I Have Something to Tell You by Regan Hofmann is a memoir about a woman who, at 28, contracted HIV from her boyfriend after having unprotected sex twice. She lived with her status a secret from most people for a decade before becoming editor in chief of POZ, a magazine for people living with and affected by HIV/AIDS, and coming out to the world as a HIV positive woman and starting her journey as an AIDS activist. I’ve owned this book for awhile but put off reading it because it scared me, which is exactly why I decided it was time to. HIV is scary, as it should be, but knowledge is the key in all situations to protect ourselves and bring about change. Still today there is an all to real AIDS epidemic in the U.S. that people are in denial about. Hofmann summed it up perfectly when she said “it was perfectly obvious to me that the virus doesn’t know, or care, whether you’re black or white or Latino, gay, bi, or straight, young or old, male or female or transsexual, rich or poor. As an equal opportunity offender, it comes most easily to those who are most sure of their alleged immunity.” While the first half of the book felt to me like it was missing something I couldn’t quite put my finger on, the second half was really exceptional. Informative, enlightening, but still very human and conversational. Regan Hofmann is a pretty inspiring, strong woman.
This is a book that was on a few best of 2014 books lists that I perused in January, but could never seem to find at any of the places I buy books. I’d all but stopped actively looking for it when low and behold there is was on the library’s new book section. I seriously just about squealed when I saw it. Any who, Binary Star by Sarah Gerard is a novel about a woman with an eating disorder and her shitty, alcoholic, long distance boyfriend. Now here is the part that was so crucial to the story but also a decent sized hurdle, the whole book is told from her perspective in prose. There is definitely a learning curve in the first 15 or so pages before you get the flow and can figure who is saying what and what is just inner dialog. The reason why I thought that this was so important was that Sarah Gerard seriously nailed the scattered, obsessive, keyed up way of thinking that goes on in your head when you are treading water, with no land in sight, in the middle of the vast ocean called an eating disorder. I’m not sure this story could have been as successfully told if not written in this style because of how extremely effective it was at allowing the reader experience that level of obsession. The more I thought about it though, the more I thought that it was only so effective in my eyes because I knew first hand what the mind of someone with an eating disorder is like, so of course I immediately picked up on the purpose of the style choice. I completely get how maybe for those people with pleasant food thoughts, the prose were just confusing and difficult to comprehend fully. Regardless, for me a was a good book. Once you felt out the flow of the writing it became a very rhythmic read.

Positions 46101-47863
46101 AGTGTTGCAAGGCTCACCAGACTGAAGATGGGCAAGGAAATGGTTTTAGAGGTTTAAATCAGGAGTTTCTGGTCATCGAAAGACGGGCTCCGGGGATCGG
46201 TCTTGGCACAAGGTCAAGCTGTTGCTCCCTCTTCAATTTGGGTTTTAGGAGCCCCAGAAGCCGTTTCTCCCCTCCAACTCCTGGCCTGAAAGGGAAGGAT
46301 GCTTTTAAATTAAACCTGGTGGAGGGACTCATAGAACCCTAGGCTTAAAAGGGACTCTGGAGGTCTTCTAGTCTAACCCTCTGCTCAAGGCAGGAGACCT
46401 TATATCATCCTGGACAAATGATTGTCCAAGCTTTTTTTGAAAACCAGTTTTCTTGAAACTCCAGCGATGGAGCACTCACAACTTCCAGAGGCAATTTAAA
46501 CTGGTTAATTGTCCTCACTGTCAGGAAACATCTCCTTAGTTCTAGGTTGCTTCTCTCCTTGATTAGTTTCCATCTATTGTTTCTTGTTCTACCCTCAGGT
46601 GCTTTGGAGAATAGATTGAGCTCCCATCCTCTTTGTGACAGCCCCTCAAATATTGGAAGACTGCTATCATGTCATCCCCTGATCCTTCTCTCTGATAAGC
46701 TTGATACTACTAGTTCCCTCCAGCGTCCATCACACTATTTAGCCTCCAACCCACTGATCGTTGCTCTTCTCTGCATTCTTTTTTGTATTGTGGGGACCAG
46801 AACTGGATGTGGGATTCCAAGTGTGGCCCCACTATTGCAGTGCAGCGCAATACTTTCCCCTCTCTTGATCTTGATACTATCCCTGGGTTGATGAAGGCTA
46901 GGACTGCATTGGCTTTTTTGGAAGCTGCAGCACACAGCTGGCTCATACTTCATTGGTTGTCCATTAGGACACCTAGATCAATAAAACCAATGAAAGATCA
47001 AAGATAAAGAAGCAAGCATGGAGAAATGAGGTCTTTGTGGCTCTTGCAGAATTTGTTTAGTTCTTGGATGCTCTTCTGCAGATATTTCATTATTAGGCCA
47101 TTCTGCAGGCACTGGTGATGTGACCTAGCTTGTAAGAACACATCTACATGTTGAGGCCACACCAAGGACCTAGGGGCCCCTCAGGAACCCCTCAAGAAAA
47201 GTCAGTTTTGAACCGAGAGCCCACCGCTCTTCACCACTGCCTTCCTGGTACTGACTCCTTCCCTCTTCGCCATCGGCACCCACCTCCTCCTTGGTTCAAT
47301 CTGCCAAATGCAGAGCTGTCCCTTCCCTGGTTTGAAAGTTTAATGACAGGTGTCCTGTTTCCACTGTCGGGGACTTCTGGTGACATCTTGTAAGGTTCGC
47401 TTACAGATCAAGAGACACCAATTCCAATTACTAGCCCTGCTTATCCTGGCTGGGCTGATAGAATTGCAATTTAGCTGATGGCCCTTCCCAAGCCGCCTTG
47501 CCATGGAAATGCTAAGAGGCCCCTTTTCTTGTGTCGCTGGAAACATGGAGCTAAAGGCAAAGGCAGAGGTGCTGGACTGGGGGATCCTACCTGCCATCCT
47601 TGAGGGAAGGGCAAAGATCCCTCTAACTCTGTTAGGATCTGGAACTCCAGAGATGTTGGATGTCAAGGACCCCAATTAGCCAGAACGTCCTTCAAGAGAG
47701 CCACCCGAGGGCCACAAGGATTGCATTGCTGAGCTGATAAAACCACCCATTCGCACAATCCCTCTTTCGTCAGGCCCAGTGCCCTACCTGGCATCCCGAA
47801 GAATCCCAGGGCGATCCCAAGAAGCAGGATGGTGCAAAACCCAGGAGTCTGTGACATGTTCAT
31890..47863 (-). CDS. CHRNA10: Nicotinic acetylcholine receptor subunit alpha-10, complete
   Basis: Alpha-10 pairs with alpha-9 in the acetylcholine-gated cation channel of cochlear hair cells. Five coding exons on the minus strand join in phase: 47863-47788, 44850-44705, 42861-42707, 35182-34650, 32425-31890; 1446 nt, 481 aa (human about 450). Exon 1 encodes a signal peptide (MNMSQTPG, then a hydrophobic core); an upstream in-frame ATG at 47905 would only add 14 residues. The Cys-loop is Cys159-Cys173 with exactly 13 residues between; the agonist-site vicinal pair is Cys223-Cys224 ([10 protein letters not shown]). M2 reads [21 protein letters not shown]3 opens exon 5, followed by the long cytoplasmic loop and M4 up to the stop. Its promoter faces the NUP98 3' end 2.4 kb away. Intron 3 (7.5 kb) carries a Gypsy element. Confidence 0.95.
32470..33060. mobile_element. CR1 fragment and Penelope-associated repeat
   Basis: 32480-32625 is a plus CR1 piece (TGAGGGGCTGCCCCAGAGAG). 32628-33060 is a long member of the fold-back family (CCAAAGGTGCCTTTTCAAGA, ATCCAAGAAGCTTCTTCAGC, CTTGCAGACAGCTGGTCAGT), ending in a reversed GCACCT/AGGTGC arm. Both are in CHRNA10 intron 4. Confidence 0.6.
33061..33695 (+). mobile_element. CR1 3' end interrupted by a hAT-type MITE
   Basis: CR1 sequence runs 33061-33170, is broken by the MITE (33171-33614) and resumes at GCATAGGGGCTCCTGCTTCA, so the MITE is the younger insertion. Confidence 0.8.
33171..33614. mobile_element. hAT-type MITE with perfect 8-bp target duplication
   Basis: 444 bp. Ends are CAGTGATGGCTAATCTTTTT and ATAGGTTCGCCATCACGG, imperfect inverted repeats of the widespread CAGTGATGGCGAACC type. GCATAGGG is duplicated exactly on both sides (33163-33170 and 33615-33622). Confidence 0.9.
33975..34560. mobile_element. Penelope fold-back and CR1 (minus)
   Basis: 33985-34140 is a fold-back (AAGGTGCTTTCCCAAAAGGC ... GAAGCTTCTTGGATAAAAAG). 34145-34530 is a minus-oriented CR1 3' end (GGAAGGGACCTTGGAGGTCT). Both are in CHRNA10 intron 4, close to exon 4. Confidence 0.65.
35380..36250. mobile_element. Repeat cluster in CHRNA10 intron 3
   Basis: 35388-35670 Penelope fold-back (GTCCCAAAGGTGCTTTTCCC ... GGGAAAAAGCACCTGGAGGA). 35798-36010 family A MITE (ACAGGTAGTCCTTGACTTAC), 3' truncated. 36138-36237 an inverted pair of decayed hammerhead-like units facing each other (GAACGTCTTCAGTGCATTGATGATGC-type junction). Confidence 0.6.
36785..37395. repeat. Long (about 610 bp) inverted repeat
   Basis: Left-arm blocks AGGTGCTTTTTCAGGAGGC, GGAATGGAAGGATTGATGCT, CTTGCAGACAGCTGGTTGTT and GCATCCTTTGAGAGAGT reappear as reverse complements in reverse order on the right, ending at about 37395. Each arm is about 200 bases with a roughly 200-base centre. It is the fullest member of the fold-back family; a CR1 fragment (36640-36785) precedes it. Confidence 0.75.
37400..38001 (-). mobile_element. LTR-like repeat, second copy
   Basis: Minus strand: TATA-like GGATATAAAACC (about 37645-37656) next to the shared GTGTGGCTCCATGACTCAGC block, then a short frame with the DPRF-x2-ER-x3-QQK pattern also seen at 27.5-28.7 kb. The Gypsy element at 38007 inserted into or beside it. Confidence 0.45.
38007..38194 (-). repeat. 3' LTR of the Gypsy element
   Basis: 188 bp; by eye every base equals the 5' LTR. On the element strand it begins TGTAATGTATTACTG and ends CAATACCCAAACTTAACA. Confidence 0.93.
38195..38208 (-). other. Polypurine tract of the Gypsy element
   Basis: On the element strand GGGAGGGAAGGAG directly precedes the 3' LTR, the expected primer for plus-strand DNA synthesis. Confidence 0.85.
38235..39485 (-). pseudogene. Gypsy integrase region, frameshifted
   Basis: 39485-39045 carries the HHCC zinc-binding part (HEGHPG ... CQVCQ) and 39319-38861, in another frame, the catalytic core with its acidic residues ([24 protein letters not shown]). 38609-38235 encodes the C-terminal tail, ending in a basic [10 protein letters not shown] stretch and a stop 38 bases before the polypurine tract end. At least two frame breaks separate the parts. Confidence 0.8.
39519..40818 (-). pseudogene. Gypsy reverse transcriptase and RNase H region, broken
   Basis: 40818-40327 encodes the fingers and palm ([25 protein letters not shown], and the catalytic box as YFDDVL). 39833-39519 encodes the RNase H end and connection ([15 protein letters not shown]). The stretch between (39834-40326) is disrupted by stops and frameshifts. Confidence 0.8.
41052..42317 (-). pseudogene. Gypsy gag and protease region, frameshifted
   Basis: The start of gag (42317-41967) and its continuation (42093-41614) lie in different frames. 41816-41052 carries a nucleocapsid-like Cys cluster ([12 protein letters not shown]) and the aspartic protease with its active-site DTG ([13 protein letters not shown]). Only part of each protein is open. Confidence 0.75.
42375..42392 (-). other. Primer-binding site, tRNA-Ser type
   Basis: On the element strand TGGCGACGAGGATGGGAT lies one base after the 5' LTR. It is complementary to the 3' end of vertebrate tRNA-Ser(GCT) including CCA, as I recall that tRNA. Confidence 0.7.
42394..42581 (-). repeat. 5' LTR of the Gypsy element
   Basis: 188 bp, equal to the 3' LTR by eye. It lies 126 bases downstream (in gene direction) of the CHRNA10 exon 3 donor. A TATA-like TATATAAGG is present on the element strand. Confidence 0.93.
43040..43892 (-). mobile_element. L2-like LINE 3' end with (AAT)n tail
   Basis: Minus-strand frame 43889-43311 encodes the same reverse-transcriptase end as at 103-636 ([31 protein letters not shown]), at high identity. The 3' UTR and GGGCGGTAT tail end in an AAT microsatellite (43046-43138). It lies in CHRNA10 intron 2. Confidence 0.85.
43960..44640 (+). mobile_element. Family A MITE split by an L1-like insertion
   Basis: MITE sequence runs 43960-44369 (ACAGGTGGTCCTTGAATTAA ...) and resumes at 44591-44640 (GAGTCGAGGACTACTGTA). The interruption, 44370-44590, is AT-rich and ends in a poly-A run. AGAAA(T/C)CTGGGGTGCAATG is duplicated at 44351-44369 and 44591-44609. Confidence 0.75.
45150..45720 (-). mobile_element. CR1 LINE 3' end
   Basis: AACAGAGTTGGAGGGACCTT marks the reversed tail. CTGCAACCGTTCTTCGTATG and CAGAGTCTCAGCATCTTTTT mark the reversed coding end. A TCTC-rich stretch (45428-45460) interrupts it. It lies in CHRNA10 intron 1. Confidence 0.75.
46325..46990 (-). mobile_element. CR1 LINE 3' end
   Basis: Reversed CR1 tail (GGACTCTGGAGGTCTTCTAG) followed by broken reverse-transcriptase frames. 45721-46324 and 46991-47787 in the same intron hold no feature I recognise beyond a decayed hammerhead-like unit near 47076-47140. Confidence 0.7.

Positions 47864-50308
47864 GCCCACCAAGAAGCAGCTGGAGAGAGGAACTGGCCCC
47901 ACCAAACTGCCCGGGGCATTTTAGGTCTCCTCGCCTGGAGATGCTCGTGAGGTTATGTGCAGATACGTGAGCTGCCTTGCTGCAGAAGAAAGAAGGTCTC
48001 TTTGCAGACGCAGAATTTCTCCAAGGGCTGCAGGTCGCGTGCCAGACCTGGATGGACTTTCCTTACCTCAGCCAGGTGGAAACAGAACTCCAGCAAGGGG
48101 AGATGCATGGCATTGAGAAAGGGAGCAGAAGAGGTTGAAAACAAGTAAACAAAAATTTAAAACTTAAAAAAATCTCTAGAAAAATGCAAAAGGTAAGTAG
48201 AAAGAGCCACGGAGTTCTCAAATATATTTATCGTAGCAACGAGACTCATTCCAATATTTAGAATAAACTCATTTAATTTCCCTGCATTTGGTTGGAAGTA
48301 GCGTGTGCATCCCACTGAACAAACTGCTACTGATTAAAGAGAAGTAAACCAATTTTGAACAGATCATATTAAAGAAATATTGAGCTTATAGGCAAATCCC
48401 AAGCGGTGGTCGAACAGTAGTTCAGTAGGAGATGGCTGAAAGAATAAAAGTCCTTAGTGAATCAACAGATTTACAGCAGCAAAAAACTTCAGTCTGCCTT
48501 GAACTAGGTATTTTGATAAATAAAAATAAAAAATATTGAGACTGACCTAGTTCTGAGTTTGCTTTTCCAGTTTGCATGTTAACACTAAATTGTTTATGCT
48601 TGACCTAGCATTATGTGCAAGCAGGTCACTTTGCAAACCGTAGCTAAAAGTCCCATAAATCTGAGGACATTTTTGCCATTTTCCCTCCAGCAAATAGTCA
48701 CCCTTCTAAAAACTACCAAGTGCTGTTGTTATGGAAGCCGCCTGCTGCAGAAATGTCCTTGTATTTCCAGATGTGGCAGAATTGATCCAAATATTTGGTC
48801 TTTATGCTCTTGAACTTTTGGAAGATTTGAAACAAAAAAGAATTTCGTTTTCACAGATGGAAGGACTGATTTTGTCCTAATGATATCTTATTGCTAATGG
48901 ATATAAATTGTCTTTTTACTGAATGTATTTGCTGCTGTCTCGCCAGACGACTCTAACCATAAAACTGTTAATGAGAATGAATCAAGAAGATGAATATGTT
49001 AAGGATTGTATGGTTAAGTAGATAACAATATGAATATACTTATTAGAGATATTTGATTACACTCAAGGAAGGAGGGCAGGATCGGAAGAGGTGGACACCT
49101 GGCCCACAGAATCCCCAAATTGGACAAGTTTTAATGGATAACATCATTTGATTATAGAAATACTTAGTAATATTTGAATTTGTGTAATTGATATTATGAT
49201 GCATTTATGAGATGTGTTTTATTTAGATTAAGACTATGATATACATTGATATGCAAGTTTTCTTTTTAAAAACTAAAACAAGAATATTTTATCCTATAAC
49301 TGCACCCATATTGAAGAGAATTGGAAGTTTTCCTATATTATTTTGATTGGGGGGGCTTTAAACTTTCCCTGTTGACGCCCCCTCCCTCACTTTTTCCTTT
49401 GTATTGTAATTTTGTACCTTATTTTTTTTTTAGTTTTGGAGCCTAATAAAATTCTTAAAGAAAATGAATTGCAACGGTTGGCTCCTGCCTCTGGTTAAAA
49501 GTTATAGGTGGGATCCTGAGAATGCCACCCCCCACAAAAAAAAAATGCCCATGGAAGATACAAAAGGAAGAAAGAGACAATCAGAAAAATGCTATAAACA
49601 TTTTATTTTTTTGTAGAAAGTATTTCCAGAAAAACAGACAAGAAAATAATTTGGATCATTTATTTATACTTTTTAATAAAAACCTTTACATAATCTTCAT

The Impossible Knife of Memory by Laurie Halse Anderson is a young adult book about a 17 year old girl who’s father is a veteran with pretty serious ptsd. She is forced to be the parent most of the time and interestingly takes on some of his ptsd symptoms, which makes her obviously have a hard time at school and letting people get emotionally close to her, like the guy she starts dating. I’m going to level with you guys, I wanted so badly to like this book more than I actually did. There were frequent moments when beautiful literary devices came into play that really just kind of made you take a second and read it one more time and say “go you Laurie Halse Anderson.” My issue though, no surprise, was the dialog between characters as well as the inner dialog of the main character. It was all fairly unrealistic and overly witty. I honestly was insanely annoyed my the main character as well, she wasn’t likable even though she had the world on her shoulders and you are supposed to feel for her. So here is my bottom line, every thing that wasn’t inner or outer dialog was wonderful and a joy to read. If you can grit your and ignore the other stuff then it is very much so a story worth reading.
Book number 12 was The Lover’s Dictionary by David Levithan and while I had been wanting to read it for a long time now, I was terribly worried it was a cheat book but my dad (who bought it for me) convinced me otherwise. All and all it was lovely and heartbreaking, exactly like the entirety of a relationship, all wrapped up in alphabetical order. Hands down one of the most wonderful books I’ve read in a very very long time. That’s all there is to know, just go read it you won’t regret it.
So I finished the book days and days ago but my laziness has stopped me from actually writing this post. Face palm. I need to get it together and step up my game.
Now on to the important shit. On My Knees by Periel Aschenbrand is a memoir (big surprise I know) about Periel getting over a break up and then eventually finding a way to remember who she really is as a person, taking a step back and looking at her life, and then getting her shit together, but not before spiraling downward into a pit of despair and batshit craziness. I was worried about this book because she had no shame about anything so continuously got into cringeworthy situations. Oddly though I found it entertaining and funny. Periel Aschenbrand never felt like she was being fake or trying to hard be zany/unique/different, which made the book silly and fun and believably real. Quick potato chip read in the best way possible.